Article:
Senior Venecia Zaia poses for a photo on Sept. 16 at Mulvhill Golf Learning Center. Zaia is originally from Murietta, California. (Adeline Horan/B&W Staff)

Senior women’s golf transfer finds family through unfamiliarity


Women’s golf senior transfer Venecia Zaia discovered her first driving range when she was 7 years old. She and her family drove by a range all the time and she never understood why there was such a large patch of grass in a residential area. One day, she asked.

In simple terms, her father explained to her that it was where people golfed.

“Basically, you hit a ball with a stick-like club and you try to get it in this tiny hole,” Zaia said, recalling what her dad told her.

She began golfing that day and has not looked back since. 

This season, Zaia finished in seventh place at the Bucknell Invitational on Sept. 9 and 10. She also finished in 29th place at Delaware State’s Hornet Classic at the Creek on Sept. 18 and 19.

Zaia said she has always been a people person, so her favorite thing about golf is how many people she has met through the sport.

“Every tournament I get paired up with a new person,” Zaia said. “I love getting to know somebody, and when you’re playing 18 holes, you really do get to know who you’re playing with.”

Zaia said the source of her motivation is her family and coaches, especially since her golf coach since middle school, John Hardy, recently passed away at 96. She said this has motivated her further. 

“Losing him last year, I think that kind of lit a fire in me a little bit,” Zaia said. 

Hardy was widely respected and accomplished in the golf world, having toured with both Jack Nicklaus and Arnold Palmer. When he took Zaia on as a student, he was in his late 80’s. 

After watching her hit a few balls, Zaia said Hardy was impressed with her talent. Hardy agreed to coach Zaia, and she was one of his two students for several years. They became very close and Zaia said she looked up to him as a mentor on and off the course.

“My grandparents were far away and I didn’t see them much,” Zaia said. “So when I would see John Hardy, he was kind of like my grandfather and my golf coach. He was family for sure.” 

After graduating from Vista Murrieta High School, Zaia committed to the University of North Carolina at Asheville to play golf.

But once Zaia got to UNC, she realized she didn’t mesh very well with her teammates or the coaches.

Zaia felt like her coaches continually let their “number one player down” despite her athletic success.

“I just felt kind of like I was running in a circle,” she said. “I really wanted to prove some kind of point, but the point didn’t have any meaning.”

While she considered transferring, she said her own pride got in the way and she wanted to show everyone she could make it work. 

Senior Venecia Zaia hits a drive on Sept. 16 at Mulvhill Golf Learning Center. Zaia recently finished 29th out of 75 golfers at Delaware’s Hornet Classic. (Adeline Horan/B&W Staff)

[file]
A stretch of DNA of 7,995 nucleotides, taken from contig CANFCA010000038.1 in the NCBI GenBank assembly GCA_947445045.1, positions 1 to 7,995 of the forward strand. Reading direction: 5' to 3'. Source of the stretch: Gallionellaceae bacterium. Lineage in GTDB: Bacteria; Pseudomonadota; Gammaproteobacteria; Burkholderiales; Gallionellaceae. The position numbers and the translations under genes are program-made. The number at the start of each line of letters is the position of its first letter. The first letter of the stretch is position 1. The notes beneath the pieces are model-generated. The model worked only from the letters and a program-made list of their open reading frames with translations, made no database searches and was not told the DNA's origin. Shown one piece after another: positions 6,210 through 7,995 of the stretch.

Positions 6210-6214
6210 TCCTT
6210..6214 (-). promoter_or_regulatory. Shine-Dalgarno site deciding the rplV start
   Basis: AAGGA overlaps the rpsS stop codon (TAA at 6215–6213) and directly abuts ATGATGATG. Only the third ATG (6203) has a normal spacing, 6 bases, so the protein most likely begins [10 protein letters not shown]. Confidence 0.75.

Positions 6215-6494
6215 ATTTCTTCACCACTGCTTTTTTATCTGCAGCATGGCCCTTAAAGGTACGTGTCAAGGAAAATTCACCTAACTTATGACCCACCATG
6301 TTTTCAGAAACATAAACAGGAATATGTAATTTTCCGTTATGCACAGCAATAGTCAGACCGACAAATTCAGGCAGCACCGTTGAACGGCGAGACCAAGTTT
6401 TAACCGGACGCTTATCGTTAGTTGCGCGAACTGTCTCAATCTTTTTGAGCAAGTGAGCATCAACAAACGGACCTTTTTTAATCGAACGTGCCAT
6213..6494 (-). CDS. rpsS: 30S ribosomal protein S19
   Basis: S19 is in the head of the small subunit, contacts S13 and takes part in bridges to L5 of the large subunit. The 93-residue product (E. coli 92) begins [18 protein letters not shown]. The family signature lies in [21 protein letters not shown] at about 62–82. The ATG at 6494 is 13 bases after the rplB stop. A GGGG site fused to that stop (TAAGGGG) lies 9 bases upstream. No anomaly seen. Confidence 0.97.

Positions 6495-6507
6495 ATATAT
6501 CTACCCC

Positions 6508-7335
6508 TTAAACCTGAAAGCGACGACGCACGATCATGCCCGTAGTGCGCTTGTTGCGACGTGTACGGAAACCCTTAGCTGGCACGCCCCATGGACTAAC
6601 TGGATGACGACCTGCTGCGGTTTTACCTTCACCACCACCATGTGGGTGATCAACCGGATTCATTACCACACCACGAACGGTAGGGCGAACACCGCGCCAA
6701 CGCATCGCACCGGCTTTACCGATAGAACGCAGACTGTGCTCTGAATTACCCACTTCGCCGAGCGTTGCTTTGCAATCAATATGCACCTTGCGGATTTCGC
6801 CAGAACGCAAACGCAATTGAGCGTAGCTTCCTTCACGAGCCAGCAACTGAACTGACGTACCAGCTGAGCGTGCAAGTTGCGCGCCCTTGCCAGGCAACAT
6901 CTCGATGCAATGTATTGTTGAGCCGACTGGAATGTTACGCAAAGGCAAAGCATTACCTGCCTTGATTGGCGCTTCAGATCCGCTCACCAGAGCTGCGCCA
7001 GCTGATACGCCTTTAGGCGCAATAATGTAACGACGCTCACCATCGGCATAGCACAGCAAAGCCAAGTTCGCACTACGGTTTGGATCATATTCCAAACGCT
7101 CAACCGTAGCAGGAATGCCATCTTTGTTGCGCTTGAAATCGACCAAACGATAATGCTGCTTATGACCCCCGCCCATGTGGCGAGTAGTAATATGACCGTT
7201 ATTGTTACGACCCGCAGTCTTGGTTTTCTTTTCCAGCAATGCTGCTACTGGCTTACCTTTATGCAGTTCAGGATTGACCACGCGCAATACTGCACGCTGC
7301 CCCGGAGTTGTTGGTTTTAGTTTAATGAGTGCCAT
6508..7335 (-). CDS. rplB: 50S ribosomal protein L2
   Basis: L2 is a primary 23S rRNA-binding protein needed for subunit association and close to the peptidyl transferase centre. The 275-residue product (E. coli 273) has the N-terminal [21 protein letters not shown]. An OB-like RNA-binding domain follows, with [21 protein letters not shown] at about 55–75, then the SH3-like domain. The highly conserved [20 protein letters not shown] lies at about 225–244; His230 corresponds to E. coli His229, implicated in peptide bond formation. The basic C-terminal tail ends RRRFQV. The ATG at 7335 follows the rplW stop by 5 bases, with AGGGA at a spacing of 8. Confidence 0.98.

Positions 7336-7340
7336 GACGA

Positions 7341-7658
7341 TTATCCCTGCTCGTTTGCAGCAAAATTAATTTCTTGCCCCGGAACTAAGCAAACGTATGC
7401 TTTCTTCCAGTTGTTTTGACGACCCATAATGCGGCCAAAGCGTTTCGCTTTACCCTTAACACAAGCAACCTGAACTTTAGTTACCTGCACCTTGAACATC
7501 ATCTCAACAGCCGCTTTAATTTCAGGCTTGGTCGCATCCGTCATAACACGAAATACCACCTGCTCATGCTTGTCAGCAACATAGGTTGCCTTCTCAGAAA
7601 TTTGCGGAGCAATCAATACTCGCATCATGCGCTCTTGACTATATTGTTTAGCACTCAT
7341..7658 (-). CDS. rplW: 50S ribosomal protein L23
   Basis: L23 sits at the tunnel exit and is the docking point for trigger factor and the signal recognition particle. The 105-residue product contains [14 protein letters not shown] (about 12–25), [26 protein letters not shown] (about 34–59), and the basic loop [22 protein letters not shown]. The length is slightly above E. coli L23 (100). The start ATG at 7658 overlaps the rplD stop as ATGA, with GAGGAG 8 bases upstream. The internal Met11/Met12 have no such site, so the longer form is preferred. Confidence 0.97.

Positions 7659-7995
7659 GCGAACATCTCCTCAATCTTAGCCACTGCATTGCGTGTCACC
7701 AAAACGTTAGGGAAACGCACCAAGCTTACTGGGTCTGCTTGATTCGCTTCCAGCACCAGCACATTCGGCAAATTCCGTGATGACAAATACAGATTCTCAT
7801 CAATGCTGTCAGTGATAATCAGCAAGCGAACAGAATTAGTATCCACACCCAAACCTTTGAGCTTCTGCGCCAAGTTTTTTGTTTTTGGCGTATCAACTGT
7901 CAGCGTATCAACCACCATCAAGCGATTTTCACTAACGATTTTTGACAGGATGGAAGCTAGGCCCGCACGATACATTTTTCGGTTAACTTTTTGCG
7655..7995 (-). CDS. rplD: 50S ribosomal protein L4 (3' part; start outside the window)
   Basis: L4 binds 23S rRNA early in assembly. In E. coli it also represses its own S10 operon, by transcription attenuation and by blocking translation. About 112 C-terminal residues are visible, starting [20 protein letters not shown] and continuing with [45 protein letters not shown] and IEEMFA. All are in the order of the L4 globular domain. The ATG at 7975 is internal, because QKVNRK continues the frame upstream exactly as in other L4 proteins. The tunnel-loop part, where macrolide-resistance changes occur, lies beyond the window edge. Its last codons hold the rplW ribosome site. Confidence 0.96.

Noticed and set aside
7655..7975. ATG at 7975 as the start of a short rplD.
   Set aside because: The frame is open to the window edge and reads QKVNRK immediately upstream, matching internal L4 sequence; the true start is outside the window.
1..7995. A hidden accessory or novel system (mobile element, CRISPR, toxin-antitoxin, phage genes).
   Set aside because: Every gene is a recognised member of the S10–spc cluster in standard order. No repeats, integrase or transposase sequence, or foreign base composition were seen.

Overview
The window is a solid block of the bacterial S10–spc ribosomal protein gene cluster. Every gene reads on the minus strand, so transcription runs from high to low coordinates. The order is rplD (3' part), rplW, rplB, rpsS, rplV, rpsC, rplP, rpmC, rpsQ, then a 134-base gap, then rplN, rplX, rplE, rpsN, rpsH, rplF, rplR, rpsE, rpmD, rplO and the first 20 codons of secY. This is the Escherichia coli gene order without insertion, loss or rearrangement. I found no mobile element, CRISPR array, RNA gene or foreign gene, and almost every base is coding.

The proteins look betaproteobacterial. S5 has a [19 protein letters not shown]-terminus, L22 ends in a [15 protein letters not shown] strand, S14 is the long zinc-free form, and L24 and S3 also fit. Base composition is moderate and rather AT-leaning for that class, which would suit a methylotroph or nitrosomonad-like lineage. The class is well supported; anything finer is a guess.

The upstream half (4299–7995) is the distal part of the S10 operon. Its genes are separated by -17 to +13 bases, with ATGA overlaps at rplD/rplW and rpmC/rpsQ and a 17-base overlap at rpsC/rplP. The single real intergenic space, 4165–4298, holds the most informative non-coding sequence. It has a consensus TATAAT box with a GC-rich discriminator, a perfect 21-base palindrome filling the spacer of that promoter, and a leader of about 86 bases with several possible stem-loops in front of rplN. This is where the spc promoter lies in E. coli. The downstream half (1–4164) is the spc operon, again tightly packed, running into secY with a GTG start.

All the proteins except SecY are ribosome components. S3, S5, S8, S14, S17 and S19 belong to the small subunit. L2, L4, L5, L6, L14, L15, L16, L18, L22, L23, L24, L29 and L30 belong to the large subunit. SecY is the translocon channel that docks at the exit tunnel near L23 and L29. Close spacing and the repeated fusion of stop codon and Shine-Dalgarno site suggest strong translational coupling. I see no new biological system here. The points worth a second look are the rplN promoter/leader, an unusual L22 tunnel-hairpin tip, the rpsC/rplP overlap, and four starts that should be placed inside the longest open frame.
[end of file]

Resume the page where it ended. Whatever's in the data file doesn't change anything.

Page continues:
Zaia eventually decided she could have more fun playing the sport she loved at another school. Since she had initially talked to Lehigh golf coach Mary Kate Lynch when applying to college, it was still a top school on her radar.

“The day I entered the transfer portal, which was April 29 of this year, I picked up the phone, and I called coach (Lynch). I said, ‘Hey, I’m transferring. Do you have room on your team?’ And she said yes. I was so excited,” Zaia said. 

Lynch said she was glad to hear from Zaia, whom she had been impressed with since their initial discussions before college. If it wasn’t the absolute right person, meaning Zaia, Lynch said she doesn’t think it would have worked out as well as it has.

Since coming to Lehigh, Zaia said she has already noticed a difference in the team dynamic compared to the UNC, and Lynch said Zaia’s addition to the team is a factor in that. 

In terms of coaching, Zaia said she appreciates having a coach who attends tournaments and is supportive and loving rather than solely critical. 

She said the amount of love she has felt in the past four weeks is more than she has felt in the past three years.

Because Zaia is a senior in her first year at Lehigh, she said she finds her role on the team “hilarious.” 

“I’m a senior, I’m approaching the finish line, but I feel like I’m back as a (first-year), excited about all these new things that are in front of me,” Zaia said. “And wow, there’s so many things to do that are different than my old school.” 

While Zaia sees herself somewhat as a first-year, her new teammates already see her as a leader. Sophomore Yuki Zhu said Zaia has taken on the role of a big sister since the team didn’t have any seniors before.

“It just definitely balanced the team a little, especially because we now have three (first-years),” Zhu said. 

Zhu added that Zaia is overall an amazing person and teammate, and Lynch agrees.

“She’s so outgoing, she makes everyone around her feel like the most important person, and can bring anyone out of their shell,” Lynch said. “It’s just been truly a breath of fresh air for the entire team to have someone with such a great perspective on things.”

Zaia said that because of the transfer, she has to take at least an extra semester at Lehigh, so she is considering playing next fall season. After that extra semester, she said she has been discussing the option of remaining at Lehigh as a graduate assistant coach to the women’s golf team.  

Having had her eye on Lehigh since high school, she feels everything is coming full circle, which makes her grateful to have decided to call Lynch that one day.

“I (feel) a lot better, like a weight was lifted off my shoulders,” Zaia said. “I really think there’s a lot of full-circle moments happening right now.”

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